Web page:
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Home | Finance | Real Estate | What a Business, Lit ...

What a Business, Litigation or Contract Attorney in Irvine Should Know about the Attorney-Client Privilege in the Corporate Context

Submitted by Michel and viewed 12230 times
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A trade association's lawyer does not automatically represent each member. But if a member contacts the trade association's lawyer to seek legal advice and the communications are kept confidential or disclosed to only those persons who share a common legal interest, then the attorney-client privilege or the joint defense privilege should protect the communications.
Issue 1:

Whether the communications between members of a trade association and the trade association's lawyer are protected by the attorney-client privilege or the joint defense privilege?

Answer:

A trade association's lawyer does not automatically represent each member. But if a member contacts the trade association's lawyer to seek legal advice and the communications are kept confidential or disclosed to only those persons who share a common legal interest, then the attorney-client privilege or the joint defense privilege should protect the communications.


Issue 2:

What are some of the precautions a corporation should take to preserve the attorney-client privilege in the corporate environment?

Answer:

Whether the corporate attorney-client privilege protects employee communications to in-house counsel in any given situation is uncertain. Consequently, when it is possible, in-house counsel should try to meet the more stringent control group test. See Philadelphia v. Westinghouse Elec. Corp., 210 F. Supp. 483, 485 (E.D. Pa. 1962). To satisfy this test:

1. The in-house representative should be top-level management or someone whose responsibilities clearly include making substantial decisions within the corporation.

2. In-house counsel should not communicate with someone who is unable to act on in-house counsel's advice without consulting other employees.

3. In-house counsel should give legal advice to employees who have a "need to know." Copying and distribution of confidential documents should be restricted.

In all situations, however, the following precautions should be taken:

a. In-house counsel should clearly express that the communication is legal advice, not business advice.

b. The request for and the providing of legal advice should be treated with a certain formality. From the documents themselves, the attorney-client relationship should be clear, the client's confidential information should be evident, the facts relied on by the attorney should be identified or alluded to and the opinion should not be limited to a final conclusion.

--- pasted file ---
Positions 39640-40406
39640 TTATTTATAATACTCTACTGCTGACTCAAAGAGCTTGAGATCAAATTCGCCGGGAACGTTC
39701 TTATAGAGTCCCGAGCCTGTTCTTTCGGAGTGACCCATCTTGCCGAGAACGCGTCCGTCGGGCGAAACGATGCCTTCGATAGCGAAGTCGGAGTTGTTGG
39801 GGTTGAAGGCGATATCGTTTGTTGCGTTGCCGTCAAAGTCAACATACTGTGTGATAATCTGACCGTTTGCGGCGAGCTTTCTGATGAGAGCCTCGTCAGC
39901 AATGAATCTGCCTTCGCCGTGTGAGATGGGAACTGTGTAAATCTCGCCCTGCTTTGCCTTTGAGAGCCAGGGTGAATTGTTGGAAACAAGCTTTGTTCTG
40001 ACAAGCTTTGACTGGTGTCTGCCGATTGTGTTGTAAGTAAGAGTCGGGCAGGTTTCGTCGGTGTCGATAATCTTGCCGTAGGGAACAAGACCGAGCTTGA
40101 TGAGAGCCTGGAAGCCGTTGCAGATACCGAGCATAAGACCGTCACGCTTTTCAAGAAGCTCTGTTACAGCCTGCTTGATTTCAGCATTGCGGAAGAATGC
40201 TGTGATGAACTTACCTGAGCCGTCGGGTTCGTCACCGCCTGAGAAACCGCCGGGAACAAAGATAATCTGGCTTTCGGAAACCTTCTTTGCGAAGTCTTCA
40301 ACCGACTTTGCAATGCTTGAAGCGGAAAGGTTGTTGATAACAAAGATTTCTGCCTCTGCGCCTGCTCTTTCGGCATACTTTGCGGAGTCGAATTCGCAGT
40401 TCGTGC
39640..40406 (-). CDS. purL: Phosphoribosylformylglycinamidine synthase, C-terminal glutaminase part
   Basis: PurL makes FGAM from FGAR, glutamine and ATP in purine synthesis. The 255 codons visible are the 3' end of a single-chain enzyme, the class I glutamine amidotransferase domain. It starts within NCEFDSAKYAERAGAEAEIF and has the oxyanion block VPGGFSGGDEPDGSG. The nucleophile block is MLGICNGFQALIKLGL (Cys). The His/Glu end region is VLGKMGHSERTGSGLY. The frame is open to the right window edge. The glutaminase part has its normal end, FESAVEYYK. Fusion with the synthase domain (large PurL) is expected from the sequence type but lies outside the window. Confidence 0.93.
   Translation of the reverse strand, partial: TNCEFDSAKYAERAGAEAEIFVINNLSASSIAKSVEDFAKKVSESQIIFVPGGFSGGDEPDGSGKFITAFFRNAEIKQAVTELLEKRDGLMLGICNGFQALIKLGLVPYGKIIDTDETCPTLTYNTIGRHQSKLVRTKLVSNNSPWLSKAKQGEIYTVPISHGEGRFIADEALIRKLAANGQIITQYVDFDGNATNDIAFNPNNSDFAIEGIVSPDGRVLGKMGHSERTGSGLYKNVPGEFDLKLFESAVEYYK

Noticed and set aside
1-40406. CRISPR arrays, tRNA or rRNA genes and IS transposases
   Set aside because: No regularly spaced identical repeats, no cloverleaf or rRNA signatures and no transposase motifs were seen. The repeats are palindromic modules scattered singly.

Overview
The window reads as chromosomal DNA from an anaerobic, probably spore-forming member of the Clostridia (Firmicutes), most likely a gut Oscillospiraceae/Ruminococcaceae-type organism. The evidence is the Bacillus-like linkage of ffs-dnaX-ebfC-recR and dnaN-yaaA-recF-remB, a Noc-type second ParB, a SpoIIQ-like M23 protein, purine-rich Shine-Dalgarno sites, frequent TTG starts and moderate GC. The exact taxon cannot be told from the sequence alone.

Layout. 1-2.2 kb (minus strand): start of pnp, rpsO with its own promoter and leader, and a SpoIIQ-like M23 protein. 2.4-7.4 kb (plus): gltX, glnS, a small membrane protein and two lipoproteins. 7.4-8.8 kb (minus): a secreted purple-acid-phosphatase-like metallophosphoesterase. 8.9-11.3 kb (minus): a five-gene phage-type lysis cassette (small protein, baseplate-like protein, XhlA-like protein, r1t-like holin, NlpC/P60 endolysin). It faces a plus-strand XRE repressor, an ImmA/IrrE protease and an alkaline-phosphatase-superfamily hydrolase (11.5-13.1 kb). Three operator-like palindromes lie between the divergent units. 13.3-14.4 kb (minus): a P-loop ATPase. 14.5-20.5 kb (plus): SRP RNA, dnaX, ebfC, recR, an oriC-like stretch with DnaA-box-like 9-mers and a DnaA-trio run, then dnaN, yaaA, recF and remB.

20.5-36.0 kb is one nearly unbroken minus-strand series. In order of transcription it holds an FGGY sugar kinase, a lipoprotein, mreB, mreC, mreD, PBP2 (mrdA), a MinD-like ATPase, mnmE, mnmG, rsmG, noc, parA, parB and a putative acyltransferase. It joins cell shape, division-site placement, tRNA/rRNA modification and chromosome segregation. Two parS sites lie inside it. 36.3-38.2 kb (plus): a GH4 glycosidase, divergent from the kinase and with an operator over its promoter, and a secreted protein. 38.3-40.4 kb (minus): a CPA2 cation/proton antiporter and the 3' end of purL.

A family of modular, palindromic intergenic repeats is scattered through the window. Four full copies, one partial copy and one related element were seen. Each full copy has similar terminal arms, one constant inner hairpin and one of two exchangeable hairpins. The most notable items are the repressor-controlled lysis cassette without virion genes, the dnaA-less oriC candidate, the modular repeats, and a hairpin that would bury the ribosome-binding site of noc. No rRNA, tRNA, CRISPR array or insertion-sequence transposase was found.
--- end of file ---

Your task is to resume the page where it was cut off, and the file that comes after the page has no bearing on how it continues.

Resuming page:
c. In-house counsel should consider the pros and cons of written versus oral commuincation before choosing one form over the other. Oral communication can often be more efficient than written communication, but when the communication is in writing, in-house counsel should physically note that the communication is legal advice and is strictly confidential. In-house counsel should not, however, be overly broad in labeling communications as legal advice, or the system will lose its persuasive value.

d. If business advice is sought along with legal advice, in-house counsel should separately address each issue. Although in theory the privilege will be maintained if the legal aspect of the advice is the "predominant" part of the communication, it is best to eliminate any uncertainty and not leave it to chance in court.

e. Having an attorney present at meetings does not necessarily make the communications in that meeting subject to the privilege.

f. Corporations should avoid using in-house counsel as a conduit for information, because a court may perceive this as an attempt to create a zone of silence and cast a suspicious eye on attempts to invoke the privilege.

g. Employees should be reminded that the privilege belongs to the corporation and may be waived by, and only by, the corporation, even if doing so might expose the employees to liability.
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rticle brought to you by Michel Olga who writes for kushnerlawfirm.com visit our site for real estate attorney Irvine and real estate lawyer Irvine.
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